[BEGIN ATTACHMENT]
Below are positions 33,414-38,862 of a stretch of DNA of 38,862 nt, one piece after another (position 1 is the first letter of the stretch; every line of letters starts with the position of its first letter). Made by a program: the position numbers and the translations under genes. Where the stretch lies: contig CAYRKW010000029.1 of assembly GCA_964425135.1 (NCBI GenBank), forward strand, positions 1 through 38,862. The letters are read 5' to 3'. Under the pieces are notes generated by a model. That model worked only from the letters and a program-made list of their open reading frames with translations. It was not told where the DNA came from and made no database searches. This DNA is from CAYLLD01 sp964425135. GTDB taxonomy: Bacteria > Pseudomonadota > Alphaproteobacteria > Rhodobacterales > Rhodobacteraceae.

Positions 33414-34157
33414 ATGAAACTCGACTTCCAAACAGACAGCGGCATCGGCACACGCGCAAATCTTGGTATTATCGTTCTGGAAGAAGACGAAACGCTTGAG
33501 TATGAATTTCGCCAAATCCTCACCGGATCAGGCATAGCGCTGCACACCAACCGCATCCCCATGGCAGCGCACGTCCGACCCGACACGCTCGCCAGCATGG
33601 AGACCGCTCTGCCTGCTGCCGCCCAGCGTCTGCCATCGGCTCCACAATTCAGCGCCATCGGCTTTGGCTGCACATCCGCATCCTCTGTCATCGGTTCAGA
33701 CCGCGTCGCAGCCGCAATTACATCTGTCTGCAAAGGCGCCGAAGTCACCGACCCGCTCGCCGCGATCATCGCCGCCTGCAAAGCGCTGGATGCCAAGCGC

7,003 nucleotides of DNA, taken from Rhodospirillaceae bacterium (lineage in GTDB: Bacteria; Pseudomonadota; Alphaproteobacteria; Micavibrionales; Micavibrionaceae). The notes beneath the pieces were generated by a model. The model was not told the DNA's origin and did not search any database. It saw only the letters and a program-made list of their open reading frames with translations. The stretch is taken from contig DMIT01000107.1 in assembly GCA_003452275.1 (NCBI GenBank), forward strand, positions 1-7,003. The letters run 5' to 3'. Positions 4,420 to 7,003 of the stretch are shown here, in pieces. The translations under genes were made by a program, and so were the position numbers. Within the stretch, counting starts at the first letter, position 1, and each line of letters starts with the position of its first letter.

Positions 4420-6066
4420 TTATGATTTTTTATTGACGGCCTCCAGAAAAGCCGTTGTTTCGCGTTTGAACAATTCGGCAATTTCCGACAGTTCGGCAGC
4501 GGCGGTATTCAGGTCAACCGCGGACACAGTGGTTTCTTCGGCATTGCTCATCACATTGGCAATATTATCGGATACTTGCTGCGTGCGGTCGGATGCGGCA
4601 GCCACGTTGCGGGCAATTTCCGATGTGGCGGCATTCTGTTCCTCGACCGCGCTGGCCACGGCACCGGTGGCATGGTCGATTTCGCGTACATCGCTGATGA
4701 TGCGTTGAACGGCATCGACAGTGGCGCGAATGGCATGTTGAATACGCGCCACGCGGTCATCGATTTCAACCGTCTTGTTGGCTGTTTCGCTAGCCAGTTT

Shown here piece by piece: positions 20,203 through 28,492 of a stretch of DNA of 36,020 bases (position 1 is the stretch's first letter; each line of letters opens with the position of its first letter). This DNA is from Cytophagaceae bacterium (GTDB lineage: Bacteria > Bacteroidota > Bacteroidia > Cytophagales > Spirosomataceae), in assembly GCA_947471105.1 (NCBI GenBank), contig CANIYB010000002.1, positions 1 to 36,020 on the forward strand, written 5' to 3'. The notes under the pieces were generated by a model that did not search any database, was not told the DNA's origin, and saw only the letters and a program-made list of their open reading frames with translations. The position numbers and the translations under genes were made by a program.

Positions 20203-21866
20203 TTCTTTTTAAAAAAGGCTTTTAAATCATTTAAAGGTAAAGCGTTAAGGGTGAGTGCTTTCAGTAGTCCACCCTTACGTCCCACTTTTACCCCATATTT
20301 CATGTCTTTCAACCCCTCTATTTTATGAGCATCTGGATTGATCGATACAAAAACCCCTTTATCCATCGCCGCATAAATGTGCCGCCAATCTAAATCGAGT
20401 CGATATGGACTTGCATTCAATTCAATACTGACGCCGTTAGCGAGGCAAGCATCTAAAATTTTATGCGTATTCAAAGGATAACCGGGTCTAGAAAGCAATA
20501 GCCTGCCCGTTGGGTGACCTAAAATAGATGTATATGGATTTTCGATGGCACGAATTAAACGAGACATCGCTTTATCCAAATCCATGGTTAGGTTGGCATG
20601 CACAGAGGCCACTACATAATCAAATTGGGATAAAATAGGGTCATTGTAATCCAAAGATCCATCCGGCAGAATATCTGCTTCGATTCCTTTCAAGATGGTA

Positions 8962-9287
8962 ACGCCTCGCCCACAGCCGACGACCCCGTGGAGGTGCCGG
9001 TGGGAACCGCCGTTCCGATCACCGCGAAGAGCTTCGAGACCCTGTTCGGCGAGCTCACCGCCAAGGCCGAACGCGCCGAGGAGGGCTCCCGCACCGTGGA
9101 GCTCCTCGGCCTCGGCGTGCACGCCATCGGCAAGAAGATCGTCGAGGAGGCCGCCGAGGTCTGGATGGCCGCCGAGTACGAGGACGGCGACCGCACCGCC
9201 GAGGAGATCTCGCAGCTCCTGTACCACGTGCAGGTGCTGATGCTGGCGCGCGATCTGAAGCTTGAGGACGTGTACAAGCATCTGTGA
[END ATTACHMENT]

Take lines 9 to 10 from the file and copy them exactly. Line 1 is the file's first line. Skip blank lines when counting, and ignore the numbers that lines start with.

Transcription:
4420 TTATGATTTTTTATTGACGGCCTCCAGAAAAGCCGTTGTTTCGCGTTTGAACAATTCGGCAATTTCCGACAGTTCGGCAGC
4501 GGCGGTATTCAGGTCAACCGCGGACACAGTGGTTTCTTCGGCATTGCTCATCACATTGGCAATATTATCGGATACTTGCTGCGTGCGGTCGGATGCGGCA